Beryllium disease mainly affects the lungs following inhalation of soluble, finely particulate beryllium and its salts. Direct implantation may also give rise to skin ulcers and nodules. Pulmonary disease may be acute or chronic (CBD); the former is a chemical pneumonitis after massive exposure to fumes whereas CBD is a chronic granulomatous disorder. It is due to occupational exposure in a variety of industrial processes, alloy workers, ceramic workers, and in space and atomic engineers. The respiratory symptoms are in keeping with diffuse and nodular fibrosis of the lungs, with pleural thickening and late cystic changes. The granuloma contains a variety of inclusion bodies, Schaumann and asteroid; they are end products of the actively secreting epithelioid cells. Diagnostic criteria include history of exposure; consistent clinicoradiological features, granulomatous histology, and tissue analysis for beryllium.


This chemical was recognised as a cause of deodorant axillary granulomas in sensitised individuals. A 1:10 000 solution of zirconium chloride or nitrate inoculated intradermally produced a palpable nodule, which, on biopsy, revealed sarcoid tissue. This was specific for zirconium hypersensitivity. This skin test is very similar to the Kveim-Siltzbach skin test for sarcoidosis. Zirconium is no longer in deodorants so these axillary granulomas are no longer seen. However it is of some academic interest that there are four granulomatous disorders in which skin tests behave in this peculiar fashion, mimicking the Kveim-Siltzbach test. The other two were the beryllium patch test and the Mitsuda skin test in lepromatous leprosy.


Inhalation of pure silica may be followed by dense nodular and rarely diffuse pulmonary fibrosis. The silica granuloma is readily identified by the presence of crystalline birefringent crystals in macrophages with foreign body rather than Langhans-type giant cells.

Pulmonary talc granulomatosis

This is due to the inhalation of talc in the form of talcum powder or by prolonged repeated intravenous administration of pentazocine (75% talc).


There is often a granulomatous component in malignant disease. Sarcoid granulomas may be found in various tumours and in their draining lymph nodes, particularly those draining carcinoma of the lung, stomach, and uterus. They may also be found in tumours that have been treated by radiotherapy or chemotherapy, since treatment may produce a granulomagenic substance which spreads to draining lymph nodes.

There is diagnostic confusion between sarcoidosis and Hodgkin's disease, in which multisystem granulomas are also observed. The difficulty usually arises in the interpretation of small specimens of aspiration liver biopsies, or the occasional patient in whom the spleen is replaced by sarcoid tissue obliterating tumour tissue. Intrathoracic Hodgkin's disease most frequently affects the upper mediastinum rather than hilar lymph nodes, and it is predominantly unilateral. The hilar nodes tend to fuse with the right cardiac border whereas in sarcoidosis they stand away from the cardiac border. Both disorders show depression of cell mediated immunity. In Hodgkin's disease, the Kveim-Siltzbach test is negative and serum angiotensin converting enzyme levels are raised in only about 10% of patients, compared with 60% in sarcoidosis.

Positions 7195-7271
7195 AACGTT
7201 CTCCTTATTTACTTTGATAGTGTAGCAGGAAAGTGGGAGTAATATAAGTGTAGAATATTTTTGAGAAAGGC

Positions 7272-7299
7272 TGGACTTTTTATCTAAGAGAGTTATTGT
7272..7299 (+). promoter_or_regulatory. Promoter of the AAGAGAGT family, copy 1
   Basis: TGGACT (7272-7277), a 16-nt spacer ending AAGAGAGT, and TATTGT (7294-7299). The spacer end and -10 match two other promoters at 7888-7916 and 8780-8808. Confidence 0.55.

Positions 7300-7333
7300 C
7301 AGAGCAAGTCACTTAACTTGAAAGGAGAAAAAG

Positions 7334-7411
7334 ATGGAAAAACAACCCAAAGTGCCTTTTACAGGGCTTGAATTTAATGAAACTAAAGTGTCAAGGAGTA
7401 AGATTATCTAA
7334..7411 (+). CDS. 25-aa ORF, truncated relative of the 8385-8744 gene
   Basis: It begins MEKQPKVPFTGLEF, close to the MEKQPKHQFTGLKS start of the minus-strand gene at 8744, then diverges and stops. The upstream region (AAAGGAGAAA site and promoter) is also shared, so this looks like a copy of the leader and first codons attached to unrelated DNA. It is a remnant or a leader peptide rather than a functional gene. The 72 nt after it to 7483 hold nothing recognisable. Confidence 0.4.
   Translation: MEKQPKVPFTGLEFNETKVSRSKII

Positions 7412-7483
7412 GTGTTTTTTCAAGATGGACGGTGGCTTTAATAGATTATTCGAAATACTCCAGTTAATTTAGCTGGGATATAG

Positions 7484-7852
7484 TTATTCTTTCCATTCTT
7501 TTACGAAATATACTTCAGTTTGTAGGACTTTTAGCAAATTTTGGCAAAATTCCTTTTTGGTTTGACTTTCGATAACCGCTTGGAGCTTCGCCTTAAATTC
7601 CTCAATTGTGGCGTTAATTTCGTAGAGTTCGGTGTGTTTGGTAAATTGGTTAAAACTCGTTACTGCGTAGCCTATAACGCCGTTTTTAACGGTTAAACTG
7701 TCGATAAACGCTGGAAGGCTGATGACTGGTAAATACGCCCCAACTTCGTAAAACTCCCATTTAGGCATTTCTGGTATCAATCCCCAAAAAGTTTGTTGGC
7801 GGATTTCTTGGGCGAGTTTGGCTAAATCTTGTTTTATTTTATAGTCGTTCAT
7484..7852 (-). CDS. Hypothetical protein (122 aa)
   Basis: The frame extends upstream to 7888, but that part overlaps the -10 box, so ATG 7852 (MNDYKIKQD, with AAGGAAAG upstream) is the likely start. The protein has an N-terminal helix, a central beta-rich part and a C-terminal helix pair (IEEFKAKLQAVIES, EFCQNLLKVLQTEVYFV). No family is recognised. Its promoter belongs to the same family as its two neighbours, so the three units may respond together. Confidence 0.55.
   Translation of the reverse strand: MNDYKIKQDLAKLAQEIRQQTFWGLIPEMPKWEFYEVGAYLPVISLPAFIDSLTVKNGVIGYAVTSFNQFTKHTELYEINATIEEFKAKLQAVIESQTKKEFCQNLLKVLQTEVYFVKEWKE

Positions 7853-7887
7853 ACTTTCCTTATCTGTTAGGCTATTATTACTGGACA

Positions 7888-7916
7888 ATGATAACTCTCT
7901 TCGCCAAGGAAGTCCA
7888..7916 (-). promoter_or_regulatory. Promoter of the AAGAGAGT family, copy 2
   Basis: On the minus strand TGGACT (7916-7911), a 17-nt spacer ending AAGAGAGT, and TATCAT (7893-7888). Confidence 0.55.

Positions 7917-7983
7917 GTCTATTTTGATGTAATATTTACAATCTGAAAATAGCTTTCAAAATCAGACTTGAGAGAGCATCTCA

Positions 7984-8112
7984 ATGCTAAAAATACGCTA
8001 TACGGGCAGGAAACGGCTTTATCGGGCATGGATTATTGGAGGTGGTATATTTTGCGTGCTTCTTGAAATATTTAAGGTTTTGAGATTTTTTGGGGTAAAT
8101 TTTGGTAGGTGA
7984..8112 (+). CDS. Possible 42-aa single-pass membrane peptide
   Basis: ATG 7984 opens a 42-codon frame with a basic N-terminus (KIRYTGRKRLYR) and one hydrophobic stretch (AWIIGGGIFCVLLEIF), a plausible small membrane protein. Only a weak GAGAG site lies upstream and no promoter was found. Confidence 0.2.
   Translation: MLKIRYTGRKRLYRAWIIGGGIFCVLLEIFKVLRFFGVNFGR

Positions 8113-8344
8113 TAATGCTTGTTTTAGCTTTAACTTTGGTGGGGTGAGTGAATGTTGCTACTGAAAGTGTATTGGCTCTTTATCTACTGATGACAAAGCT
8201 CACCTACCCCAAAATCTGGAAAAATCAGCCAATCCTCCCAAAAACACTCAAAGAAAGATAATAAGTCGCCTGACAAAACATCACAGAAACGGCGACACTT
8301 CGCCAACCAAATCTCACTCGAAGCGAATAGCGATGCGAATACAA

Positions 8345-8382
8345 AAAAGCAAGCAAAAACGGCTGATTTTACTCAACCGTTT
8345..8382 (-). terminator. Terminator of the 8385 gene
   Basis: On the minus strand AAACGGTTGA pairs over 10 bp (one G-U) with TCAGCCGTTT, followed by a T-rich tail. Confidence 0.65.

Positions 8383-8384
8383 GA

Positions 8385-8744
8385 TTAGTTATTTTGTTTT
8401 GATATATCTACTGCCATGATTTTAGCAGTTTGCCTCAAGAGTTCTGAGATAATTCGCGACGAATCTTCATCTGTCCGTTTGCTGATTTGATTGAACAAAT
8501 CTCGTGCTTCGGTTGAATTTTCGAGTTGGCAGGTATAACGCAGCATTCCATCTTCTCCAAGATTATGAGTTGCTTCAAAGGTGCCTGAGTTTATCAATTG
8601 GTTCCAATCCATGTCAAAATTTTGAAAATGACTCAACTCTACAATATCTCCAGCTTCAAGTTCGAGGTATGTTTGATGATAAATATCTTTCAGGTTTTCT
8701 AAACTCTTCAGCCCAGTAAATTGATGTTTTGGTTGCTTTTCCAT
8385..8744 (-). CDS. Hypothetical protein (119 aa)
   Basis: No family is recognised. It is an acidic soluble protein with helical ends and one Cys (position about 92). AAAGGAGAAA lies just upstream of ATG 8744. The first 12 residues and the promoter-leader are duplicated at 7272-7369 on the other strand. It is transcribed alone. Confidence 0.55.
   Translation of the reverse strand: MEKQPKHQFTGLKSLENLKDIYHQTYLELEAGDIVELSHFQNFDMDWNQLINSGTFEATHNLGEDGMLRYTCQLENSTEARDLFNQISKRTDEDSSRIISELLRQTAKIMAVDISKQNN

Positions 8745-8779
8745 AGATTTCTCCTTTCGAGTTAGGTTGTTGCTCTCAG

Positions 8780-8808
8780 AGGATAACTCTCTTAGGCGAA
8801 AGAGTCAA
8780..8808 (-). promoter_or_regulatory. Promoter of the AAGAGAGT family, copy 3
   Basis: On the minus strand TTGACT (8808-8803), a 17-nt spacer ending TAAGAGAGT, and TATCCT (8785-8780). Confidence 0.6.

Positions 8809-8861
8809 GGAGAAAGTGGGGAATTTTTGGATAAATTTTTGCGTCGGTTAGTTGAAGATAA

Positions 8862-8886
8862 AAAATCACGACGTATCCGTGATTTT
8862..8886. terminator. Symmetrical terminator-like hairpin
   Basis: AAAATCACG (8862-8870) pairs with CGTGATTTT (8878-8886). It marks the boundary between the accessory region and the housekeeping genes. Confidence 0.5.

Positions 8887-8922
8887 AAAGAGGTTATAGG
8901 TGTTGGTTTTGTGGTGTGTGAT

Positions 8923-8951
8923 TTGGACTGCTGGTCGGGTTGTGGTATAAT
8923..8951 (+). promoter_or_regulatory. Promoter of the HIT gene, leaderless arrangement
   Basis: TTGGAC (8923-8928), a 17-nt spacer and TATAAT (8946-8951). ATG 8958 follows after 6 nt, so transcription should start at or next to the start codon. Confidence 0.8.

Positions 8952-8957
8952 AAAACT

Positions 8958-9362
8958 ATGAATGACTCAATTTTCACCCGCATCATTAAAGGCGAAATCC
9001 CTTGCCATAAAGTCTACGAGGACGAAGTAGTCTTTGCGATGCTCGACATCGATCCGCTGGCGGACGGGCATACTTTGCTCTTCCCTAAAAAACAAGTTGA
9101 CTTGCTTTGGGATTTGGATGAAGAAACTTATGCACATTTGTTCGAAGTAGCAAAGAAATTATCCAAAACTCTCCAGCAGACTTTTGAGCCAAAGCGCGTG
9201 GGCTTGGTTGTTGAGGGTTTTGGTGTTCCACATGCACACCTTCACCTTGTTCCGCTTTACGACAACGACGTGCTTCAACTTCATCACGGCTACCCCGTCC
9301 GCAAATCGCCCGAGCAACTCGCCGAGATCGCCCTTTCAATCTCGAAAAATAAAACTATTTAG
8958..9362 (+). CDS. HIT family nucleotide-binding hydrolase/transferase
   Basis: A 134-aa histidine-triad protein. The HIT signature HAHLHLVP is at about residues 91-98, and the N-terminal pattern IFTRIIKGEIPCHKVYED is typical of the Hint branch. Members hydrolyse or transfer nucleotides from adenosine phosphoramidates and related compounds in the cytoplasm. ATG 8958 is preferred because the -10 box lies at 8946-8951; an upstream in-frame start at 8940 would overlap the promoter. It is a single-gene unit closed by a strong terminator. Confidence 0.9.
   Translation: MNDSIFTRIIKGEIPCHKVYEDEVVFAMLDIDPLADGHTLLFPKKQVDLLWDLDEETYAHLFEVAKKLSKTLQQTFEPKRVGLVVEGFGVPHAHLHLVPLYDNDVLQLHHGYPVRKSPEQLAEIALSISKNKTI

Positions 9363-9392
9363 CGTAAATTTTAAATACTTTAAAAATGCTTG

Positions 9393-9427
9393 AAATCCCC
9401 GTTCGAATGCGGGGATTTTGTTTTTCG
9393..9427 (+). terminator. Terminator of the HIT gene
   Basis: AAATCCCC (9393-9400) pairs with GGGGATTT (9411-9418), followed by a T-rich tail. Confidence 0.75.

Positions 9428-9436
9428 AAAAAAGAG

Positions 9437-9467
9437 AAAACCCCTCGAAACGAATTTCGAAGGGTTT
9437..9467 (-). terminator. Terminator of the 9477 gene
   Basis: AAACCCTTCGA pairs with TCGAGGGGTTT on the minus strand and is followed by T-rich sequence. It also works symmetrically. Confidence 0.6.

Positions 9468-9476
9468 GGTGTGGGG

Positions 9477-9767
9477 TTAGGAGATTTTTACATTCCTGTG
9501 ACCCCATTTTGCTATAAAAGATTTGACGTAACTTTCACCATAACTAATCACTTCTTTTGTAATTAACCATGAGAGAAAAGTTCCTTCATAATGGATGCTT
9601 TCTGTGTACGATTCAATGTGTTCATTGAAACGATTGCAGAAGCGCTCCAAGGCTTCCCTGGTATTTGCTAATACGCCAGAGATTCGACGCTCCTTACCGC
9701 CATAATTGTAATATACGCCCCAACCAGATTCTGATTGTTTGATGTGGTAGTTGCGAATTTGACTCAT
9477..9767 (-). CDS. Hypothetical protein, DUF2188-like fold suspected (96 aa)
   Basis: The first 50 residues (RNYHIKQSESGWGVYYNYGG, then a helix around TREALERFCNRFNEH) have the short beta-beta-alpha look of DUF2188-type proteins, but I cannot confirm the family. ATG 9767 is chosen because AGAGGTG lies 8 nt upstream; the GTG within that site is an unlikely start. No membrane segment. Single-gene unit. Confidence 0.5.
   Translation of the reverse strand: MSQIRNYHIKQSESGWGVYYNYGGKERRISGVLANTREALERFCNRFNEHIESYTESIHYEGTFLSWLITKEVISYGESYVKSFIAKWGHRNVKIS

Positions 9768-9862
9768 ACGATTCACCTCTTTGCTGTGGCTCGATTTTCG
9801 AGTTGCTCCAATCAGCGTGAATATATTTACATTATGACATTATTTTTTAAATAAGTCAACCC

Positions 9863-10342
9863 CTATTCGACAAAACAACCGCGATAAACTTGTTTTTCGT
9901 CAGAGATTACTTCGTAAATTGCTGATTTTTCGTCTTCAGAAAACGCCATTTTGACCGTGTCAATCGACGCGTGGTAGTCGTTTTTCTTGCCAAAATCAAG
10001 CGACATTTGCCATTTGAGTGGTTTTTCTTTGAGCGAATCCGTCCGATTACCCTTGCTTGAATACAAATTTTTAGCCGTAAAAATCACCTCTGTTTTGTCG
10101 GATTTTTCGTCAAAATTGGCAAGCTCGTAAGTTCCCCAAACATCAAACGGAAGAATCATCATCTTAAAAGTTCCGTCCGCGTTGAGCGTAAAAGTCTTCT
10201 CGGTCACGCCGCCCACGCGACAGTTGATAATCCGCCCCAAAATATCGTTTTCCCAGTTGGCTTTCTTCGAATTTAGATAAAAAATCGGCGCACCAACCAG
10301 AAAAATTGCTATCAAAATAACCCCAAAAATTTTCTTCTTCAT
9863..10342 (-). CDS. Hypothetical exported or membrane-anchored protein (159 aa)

Granulomatous angiitis

Granulomatous angiitis is a multifocal chronic inflammatory disorder in which magnetic resonance imaging may show multiple discrete granulomas. The initial diagnosis may suggest an infection, such as tuberculosis or toxoplasmosis, or alternatively intravascular lymphomatosis.

Granuloma annulare

These skin lesions may be single, multiple, or disseminated with flat centre and a well delineated edge. The histology is of a necrobiotic area with palisading granulomas in giant cells. A similar histological reaction may be seen in rheumatoid disease and with a ruptured sebaceous cyst.

Actinic granuloma

This disfiguring condition is a granulomatous reaction to excessive sun exposure. There is debate whether it is a distinct clinicopathological entity or a variant of granuloma annulare or multiforme and necrobiosis lipoidica. Treatment with isotretinoin has prevented development of new granulomas and produced almost complete resolution of established lesions.

Granulomatous rosacea

Rosacea has been described as the curse of the Celts.25 It is commoner in women, aged 30 to 50 years. There is a background diathesis of flushing and blushing, upon which develops erythema, papules, pustules, telangiectasia, furuncles on the face, neck and v-shaped area of the chest. Granulomatous or lupoid rosacea nodules may also involve the lower eyelids. Histology reveals perifollicular and perivascular granulomas; it needs to be distinguished from micronodular sarcoidosis, particularly since both conditions may be associated with iritis and conjunctivitis. Minidose isotretinoin, 2.5 mg to 5 mg daily, oral tetracycline, or metronidazole may be helpful for lupoid rosacea.


Do not be surprised if the histological report of a removed sebaceous cyst indicates a granuloma. The same granulomatous reaction occurs in chalazion, dermoid, panniculitis, sea urchin spine injury, tattoos, or malakoplakia. It indicates a vigorous macrophage Th1 reaction to the antigenic insult, involving cytokines and other biological mediators (fig 1). It indicates a good defence and a satisfactory outcome against the antigenic aggression.